/ 08 September 2023

A political scandal takes flight

Image source: Getty
Image source: Getty


The growing criticism of Federal Transport Minister Catherine King’s rejection of additional Qatar Airways flights into Australia reached boiling point yesterday. At a press conference, King said the “context” behind her decision was the invasive strip searches that were carried out on 13 Aussie women who were flying Qatar Airways from Doha to Sydney in 2020. But she said “no one factor” swayed her, and she rejected the airline’s request “in the national interest, not commercial interest”. This is a thing because the Albanese Government has been accused of protecting Qantas from competition at a time when it’s making record profits. And King’s comments contradict what she said 6 weeks ago when she denied the decision was linked to the strip searches. All that played out as King launched a report on the future of the aviation sector in Australia… 


In October 2020, international headlines resulted from Qatari authorities’ search for the mother of a newborn baby found at Hamad International Airport. Officials removed women from their planes at gunpoint – including a Qatar Airways flight about to leave for Sydney – and performed forced medical examinations to check if they’d recently given birth. The incident was met with strong condemnation from the federal government, and 5 Aussie women launched legal action. This week, it came out that King wrote to those women on 10 July to tell them she “was not considering additional bilateral air rights with Qatar”.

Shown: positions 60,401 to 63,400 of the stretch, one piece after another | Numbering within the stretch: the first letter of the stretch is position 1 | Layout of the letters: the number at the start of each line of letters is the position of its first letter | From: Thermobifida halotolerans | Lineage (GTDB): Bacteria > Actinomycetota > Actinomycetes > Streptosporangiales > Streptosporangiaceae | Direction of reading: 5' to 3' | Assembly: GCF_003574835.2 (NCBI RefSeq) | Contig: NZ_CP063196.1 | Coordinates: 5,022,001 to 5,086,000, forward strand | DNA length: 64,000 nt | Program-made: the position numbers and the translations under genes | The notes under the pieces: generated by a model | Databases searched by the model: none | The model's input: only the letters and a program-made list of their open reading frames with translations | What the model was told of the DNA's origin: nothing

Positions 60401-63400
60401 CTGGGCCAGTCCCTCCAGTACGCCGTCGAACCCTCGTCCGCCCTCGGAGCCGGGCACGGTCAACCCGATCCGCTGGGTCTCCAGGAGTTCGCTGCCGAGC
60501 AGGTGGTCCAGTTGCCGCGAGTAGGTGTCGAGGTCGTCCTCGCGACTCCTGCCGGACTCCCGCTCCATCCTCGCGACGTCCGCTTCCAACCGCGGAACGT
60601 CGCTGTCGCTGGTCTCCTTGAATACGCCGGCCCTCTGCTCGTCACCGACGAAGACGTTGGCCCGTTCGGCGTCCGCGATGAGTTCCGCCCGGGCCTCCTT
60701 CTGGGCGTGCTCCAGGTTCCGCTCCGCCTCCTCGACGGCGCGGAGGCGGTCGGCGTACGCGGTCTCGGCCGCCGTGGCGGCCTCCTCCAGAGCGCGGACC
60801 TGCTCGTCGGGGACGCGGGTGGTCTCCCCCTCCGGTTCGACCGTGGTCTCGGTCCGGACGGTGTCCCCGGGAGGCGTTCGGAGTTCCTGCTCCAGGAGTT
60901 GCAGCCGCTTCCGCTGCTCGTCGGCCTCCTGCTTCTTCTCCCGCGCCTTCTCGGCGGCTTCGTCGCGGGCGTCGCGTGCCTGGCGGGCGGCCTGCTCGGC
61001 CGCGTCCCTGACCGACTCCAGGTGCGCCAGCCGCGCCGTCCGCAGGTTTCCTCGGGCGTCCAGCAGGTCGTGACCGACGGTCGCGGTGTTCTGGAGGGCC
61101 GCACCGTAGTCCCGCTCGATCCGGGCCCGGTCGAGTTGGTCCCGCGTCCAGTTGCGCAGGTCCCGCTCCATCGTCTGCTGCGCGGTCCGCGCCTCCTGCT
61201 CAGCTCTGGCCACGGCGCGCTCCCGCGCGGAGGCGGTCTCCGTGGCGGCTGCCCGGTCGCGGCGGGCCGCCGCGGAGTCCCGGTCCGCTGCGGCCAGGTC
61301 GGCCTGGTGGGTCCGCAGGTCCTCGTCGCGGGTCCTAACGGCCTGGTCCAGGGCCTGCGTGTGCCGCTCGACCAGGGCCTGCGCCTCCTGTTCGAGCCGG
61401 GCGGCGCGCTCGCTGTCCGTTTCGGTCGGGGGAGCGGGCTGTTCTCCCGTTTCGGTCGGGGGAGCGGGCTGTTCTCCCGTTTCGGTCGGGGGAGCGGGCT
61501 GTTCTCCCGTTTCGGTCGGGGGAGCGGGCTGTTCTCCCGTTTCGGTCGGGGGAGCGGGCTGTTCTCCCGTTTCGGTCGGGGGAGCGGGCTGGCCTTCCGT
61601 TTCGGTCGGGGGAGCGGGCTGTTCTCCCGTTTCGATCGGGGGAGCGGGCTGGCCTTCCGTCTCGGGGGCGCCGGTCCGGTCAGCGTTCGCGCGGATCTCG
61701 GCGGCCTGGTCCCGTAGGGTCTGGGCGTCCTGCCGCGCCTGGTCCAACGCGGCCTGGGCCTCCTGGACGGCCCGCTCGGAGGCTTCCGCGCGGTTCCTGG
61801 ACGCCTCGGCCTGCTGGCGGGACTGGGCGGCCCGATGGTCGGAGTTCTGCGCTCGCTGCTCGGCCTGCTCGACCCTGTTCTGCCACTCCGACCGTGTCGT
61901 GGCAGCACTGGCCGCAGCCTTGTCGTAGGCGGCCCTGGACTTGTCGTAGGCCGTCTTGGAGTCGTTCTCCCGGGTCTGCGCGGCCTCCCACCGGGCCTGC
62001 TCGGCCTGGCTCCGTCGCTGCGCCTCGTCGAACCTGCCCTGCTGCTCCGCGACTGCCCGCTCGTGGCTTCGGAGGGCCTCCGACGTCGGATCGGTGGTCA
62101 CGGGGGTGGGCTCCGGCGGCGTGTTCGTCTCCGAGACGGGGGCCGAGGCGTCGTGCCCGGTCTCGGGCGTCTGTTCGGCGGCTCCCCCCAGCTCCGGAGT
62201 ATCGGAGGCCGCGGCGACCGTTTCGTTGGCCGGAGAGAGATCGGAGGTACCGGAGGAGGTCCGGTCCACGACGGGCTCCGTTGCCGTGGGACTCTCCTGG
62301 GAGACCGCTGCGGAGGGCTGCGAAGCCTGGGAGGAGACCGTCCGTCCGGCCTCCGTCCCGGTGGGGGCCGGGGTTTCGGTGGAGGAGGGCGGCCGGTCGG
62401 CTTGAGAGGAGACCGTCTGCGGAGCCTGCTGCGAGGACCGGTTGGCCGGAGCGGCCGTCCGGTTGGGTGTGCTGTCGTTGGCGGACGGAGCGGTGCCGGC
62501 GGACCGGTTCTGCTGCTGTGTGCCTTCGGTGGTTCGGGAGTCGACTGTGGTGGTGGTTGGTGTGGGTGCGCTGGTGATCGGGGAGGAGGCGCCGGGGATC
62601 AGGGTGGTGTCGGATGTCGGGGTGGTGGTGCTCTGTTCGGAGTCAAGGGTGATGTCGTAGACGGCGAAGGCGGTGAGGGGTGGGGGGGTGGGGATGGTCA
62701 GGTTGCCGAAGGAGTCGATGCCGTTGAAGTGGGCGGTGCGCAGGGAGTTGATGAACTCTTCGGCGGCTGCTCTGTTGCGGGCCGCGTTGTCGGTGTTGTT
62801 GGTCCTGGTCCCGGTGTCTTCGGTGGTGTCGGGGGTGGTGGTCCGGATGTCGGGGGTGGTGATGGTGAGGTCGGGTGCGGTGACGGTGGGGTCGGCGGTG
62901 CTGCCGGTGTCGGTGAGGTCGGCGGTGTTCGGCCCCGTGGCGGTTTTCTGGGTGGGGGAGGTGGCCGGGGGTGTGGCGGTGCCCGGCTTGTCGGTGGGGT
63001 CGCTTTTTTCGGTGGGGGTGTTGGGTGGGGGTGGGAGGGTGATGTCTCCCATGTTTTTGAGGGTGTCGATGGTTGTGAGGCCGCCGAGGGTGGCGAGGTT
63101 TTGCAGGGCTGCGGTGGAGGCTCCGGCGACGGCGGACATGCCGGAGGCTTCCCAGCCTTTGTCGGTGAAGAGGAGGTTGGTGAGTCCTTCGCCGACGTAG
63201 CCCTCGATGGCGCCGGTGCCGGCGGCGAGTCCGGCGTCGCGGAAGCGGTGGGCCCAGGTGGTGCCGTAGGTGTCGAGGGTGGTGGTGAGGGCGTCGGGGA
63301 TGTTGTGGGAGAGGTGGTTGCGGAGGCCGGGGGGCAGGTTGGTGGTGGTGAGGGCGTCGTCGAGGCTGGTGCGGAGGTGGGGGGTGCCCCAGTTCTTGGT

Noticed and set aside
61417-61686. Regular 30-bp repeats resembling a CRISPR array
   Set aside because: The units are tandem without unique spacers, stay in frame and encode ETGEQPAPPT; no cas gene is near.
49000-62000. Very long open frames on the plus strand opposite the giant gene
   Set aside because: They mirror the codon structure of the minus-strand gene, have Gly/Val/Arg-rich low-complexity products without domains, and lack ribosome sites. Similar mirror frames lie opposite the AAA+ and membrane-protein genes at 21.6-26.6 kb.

It means that these 3 strings – the experience those women had in Qatar in 2020, the request from Qatar Airways to add more Aussie flights, and Qantas’ woes – have collided spectacularly to create a mess for the Albanese Government. For political watchers, it’s interesting because King has been inconsistent in her account of how she’s exercised her duties as the Transport minister – and you know what happens when there’s a whiff of a scandal. And others are wondering why Qantas has a rails run with the government given the legal, customer and shareholder plates the airline is spinning. So you can bet this week isn’t the last we’ve heard about it – the Coalition will likely pick it up again in Question Time when parliament resumes next week. And we’ll hear from former Qantas boss Alan Joyce and his replacement Vanessa Hudson when they face a Senate inquiry into these issues later this month. 

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